Isis and Wepwawet, Ramesside Period

New Kingdom, Dynasty 19, reign of Ramesses II, ca. 12791213 B.C.E.
Egypt, Middle Egypt, Asyut (Assiut, Siut; Lykopolis), Tomb of Siese, Khashaba
Limestone, H. 129 (50 13/16 in); w 62 cm (24 7/16 in)
Rogers Fund, 1917, Accession Number 17.2.5

Isis has the Papyrus scepter, while Wepwawet holds the Was scepter. Note the eye of Set...

One of Wepwawet's titles, (which he shares with Anubis), is "Lord of the sacred land", visible on this statue.

Scan from book at 1200 dpi for better detail

Isis Mother of the Gods - Hathor (Mother of the Gods is a title of Isis, and also of Neith
Crop from museum photo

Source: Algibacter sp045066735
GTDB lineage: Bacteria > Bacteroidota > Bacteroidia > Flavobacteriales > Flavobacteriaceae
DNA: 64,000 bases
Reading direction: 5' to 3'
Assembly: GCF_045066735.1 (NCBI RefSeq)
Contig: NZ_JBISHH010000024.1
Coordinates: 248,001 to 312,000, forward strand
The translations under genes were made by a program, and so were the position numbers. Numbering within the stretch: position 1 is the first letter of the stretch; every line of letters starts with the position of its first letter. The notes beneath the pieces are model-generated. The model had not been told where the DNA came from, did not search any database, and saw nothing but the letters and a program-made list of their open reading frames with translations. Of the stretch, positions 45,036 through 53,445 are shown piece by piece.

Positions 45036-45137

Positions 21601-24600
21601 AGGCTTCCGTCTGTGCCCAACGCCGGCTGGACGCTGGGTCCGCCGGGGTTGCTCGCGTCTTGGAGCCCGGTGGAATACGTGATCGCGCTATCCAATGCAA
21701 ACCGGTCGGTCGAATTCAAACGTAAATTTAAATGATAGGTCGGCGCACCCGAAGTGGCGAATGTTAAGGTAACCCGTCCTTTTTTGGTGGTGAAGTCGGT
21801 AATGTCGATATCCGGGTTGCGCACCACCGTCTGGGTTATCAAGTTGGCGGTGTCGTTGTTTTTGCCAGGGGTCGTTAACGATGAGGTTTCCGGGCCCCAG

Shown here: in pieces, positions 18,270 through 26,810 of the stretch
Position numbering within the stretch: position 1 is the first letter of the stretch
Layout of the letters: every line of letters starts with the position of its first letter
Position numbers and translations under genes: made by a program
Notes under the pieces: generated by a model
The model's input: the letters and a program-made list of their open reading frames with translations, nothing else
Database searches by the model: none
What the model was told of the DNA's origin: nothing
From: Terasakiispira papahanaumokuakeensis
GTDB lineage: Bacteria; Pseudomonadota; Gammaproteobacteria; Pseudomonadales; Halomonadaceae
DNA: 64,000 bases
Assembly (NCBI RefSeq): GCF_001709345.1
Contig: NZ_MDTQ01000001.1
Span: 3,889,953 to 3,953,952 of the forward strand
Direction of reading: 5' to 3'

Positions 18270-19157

Description from museum website:
"The Royal Scribe and Overseer of the Granaries, Siaset, dedicated this statue which represents Isis, his patron goddess, and Wepwawet, the local god of Assiut where the statue was made. Its fine but rather provincial style is the work of sculptors who were somewhat removed from the mainstream of the royal workshops. However, many of their mannerisms, such as the round cheeks and pronounced blandness of the goddess' face, gained popularity during the succeeding century. The inscriptons on the front of the statue contain prayers to the two gods. On the back is a long prayer to Osiris, invoking his aid in the Hereafter."